Modules » Core Stream
Occupational Health and Safety
The objectives of this module are:
- to understand the ways common laboratory animal species react, or defend themselves, if a procedure causes pain, or they perceive their safety to be threatened
- to describe the pertinent aspects of safe handling and performance of manipulations
- to describe the procedure for reporting animal related injuries
- to identify the proper waste disposal procedures in animal facilities
- to define zoonoses, and give examples of animal infections that can be transmitted to humans
- to outline the levels of biohazard control, and methods used to minimize biohazard risks
- to describe the sources of animal allergy
- to describe the procedures necessary to minimize exposure to animal allergens
Working safely with experimental animals encompasses not only the people and the animals, but also the facilities, equipment, and the procedures we use. It also encompasses the community in which we each live. We must each practice safe working habits to ensure that any health risks in our working environments never "leak" into the community because of faulty procedures or carelessness. The principal investigator must assume responsibility for ensuring that personnel working on the project are aware of any risks to health and safety.
Policies and programs required under provincial Occupational Health and Safety laws and regulations are implemented by each institution. Such institutional programs must support a safe working environment in animal facilities as well.
Many tasks in animal facilities require moderate to heavy physical labour, and performing these tasks may expose personnel to risks from moving heavy equipment (strains), slippery floors, electrical hazards when washing, noise, etc. Each person must exercise due caution when performing such tasks.
Although the importance of understanding basic animal behaviour in the human/experimental animal interaction to avoid injuries can be emphasized here, it cannot replace the skills that are learned by working directly with the animals. Skilled animal care technical staff will already have the right attitudes and approaches towards animal handling and manipulations. They will also have the practical skills to do so safely and humanely. For others, some of the material presented here can serve as a useful introduction to handling animals safely in an experimental animal facility.
To work safely with an experimental animal a person should:
- understand basic animal behaviour in relation to their interactions with people during handling
- appreciate the "flight zones" typical of a species
- understand how to communicate with the animal
- use appropriate restraint techniques
- use restraint equipment properly
- identify any animals that may be unpredictable
- wear appropriate protective clothing and equipment
- maintain appropriate vaccination status
The flight zone is an animal's "personal space". The size of the flight zone varies with the tameness of the animal, and other animal-related factors. Completely tame animals have little or no flight zone and a person can touch them. An animal will begin to move away when the person enters the edge of the flight zone. When the person is outside the flight zone, an animal (or group of animals in a herd) will turn and face the person while maintaining a safe distance.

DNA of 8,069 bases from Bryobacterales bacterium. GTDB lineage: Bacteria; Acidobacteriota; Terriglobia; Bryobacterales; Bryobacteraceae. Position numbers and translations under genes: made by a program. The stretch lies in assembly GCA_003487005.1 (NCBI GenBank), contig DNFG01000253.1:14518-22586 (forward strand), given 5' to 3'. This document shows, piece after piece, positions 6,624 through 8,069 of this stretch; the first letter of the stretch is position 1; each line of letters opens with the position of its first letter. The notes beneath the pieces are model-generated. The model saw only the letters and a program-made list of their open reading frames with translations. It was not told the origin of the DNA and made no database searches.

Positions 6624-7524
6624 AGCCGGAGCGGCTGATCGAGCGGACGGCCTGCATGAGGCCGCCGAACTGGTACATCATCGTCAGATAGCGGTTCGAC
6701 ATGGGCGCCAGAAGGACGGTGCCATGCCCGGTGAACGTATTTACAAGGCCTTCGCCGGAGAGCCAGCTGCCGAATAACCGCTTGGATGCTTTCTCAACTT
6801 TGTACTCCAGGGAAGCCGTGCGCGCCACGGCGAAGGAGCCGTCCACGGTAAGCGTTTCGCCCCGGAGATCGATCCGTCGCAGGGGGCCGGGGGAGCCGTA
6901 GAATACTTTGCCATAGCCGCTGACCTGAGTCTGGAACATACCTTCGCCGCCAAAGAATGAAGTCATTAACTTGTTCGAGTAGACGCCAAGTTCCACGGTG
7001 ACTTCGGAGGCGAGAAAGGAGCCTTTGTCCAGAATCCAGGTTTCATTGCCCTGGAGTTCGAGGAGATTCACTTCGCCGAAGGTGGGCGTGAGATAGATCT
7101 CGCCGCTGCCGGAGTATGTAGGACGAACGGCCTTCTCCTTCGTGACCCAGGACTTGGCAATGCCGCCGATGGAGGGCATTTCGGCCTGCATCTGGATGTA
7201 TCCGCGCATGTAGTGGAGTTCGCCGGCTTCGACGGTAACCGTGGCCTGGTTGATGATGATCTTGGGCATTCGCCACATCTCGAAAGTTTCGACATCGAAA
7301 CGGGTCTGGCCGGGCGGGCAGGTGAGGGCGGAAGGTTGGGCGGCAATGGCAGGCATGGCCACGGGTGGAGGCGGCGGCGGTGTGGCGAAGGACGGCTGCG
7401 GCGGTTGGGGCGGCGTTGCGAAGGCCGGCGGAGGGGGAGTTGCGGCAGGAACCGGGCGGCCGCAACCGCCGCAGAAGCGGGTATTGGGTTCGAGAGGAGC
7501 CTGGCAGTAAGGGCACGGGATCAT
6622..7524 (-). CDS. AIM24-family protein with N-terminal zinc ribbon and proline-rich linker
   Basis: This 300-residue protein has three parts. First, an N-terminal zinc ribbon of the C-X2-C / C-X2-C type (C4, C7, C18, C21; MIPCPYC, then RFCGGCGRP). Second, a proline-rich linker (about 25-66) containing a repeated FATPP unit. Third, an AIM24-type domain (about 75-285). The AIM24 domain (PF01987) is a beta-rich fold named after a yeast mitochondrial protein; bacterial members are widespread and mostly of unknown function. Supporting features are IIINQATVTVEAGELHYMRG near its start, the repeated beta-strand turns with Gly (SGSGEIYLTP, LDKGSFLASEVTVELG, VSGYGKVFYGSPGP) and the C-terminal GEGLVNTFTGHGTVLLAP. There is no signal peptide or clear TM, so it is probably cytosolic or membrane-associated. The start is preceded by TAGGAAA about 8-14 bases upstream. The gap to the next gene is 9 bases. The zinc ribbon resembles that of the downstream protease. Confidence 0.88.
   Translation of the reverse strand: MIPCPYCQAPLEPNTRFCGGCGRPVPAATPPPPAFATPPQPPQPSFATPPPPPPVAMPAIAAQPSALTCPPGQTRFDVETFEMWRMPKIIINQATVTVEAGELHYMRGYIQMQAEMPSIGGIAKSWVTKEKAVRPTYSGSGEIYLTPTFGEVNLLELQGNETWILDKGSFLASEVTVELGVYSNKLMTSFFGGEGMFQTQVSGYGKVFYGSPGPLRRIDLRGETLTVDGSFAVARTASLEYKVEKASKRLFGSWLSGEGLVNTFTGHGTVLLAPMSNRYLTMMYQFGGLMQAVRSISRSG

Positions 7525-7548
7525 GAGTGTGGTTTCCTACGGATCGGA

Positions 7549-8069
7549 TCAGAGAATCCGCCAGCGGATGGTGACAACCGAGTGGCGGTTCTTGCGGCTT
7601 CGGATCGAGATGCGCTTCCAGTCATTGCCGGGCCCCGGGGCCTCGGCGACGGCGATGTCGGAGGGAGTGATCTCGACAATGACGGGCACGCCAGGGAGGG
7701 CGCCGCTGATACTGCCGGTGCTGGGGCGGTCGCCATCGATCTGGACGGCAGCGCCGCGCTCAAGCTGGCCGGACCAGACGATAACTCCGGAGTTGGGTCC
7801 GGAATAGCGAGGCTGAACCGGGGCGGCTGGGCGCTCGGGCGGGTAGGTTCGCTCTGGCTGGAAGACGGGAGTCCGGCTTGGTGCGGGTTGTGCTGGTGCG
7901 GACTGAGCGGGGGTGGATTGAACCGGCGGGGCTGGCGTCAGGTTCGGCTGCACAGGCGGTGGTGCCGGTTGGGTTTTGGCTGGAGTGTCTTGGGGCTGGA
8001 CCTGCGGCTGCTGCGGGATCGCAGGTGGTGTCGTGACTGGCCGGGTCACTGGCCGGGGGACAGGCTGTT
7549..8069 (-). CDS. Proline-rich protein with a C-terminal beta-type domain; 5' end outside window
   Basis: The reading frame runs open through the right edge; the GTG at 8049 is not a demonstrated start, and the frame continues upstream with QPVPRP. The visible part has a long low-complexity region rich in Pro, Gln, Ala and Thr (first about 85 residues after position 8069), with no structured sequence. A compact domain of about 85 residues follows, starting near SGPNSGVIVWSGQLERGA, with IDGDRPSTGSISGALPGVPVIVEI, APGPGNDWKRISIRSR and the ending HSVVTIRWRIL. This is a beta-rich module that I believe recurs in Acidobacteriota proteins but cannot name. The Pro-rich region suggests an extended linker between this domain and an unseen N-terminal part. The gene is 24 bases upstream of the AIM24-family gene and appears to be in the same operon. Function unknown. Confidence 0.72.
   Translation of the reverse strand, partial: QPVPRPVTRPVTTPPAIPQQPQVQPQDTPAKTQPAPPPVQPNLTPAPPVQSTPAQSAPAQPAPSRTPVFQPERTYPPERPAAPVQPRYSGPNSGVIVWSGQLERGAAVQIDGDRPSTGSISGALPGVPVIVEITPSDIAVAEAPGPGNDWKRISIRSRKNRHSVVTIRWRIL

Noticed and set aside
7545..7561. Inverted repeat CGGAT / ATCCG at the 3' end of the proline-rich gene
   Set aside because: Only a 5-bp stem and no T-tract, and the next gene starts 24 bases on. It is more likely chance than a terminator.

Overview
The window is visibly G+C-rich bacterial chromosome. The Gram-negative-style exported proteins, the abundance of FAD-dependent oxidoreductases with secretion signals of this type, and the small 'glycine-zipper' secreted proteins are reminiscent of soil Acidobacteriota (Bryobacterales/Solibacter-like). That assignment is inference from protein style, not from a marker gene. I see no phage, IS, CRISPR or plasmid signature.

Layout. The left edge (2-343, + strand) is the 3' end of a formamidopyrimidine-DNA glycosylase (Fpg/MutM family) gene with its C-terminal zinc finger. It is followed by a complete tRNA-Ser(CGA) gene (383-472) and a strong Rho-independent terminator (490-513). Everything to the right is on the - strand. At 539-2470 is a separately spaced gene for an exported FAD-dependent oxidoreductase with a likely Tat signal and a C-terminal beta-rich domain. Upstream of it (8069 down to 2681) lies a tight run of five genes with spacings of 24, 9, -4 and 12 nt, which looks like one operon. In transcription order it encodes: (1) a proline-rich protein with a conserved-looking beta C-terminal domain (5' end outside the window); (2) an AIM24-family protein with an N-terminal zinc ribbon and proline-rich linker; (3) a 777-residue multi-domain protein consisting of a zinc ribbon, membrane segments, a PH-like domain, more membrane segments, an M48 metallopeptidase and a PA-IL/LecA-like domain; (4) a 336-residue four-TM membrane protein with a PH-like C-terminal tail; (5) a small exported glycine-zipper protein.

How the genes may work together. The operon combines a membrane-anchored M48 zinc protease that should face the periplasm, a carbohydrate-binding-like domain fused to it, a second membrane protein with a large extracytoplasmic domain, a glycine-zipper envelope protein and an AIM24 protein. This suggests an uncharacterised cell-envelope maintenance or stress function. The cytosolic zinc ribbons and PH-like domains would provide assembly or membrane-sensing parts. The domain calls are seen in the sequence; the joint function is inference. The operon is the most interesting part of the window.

It is probably safe to say that when animals are in small cages or pens, all human "intrusions" are inside the animal's flight zone. Therefore, it is very important to condition the animals to regular handling to reduce the apprehension and stress imposed by human presence.
When an animal is apprehensive (e.g., about being picked up), aggressive (e.g., about to attack), or defensive (e.g., protecting itself, or its young in the case of a mother), its posture and other behavioural signs can give clues about its state and possible intentions. In many mammalian species the "warning" posture includes lowered head, ears down or back, and in the smaller animals, mouth open in a snarl.
By carefully observing the animal's behaviour while approaching it, injuries such as bites and scratches can be avoided.
Your voice, your touch, your smell, are all part of an animal's knowledge about you. To establish a two-way familiarity before a project starts, the people who will be handling or restraining the animals should talk to, touch, and regularly handle each animal. The conditioning period after transport to the laboratory (usually one or two weeks) is an excellent time to begin. Consistency in handling each animal is important. Most laboratory animals learn very quickly who their regular handlers or caretakers are, and accept the handling without undue stress.
Different species defend themselves in different ways. For example, a mouse, rat, hamster or dog may bite, a rabbit may struggle furiously and kick or sometimes bite to try and escape, a cat may scratch (with intent!) or bite; a cow or horse may kick. The approach to restraining the animal, including any equipment used for restraint, is to prevent the animal from taking such action while ensuring it is safely and humanely held. Although the correct approach to handling and restraint can be understood from printed and audio-visual materials, practice is essential.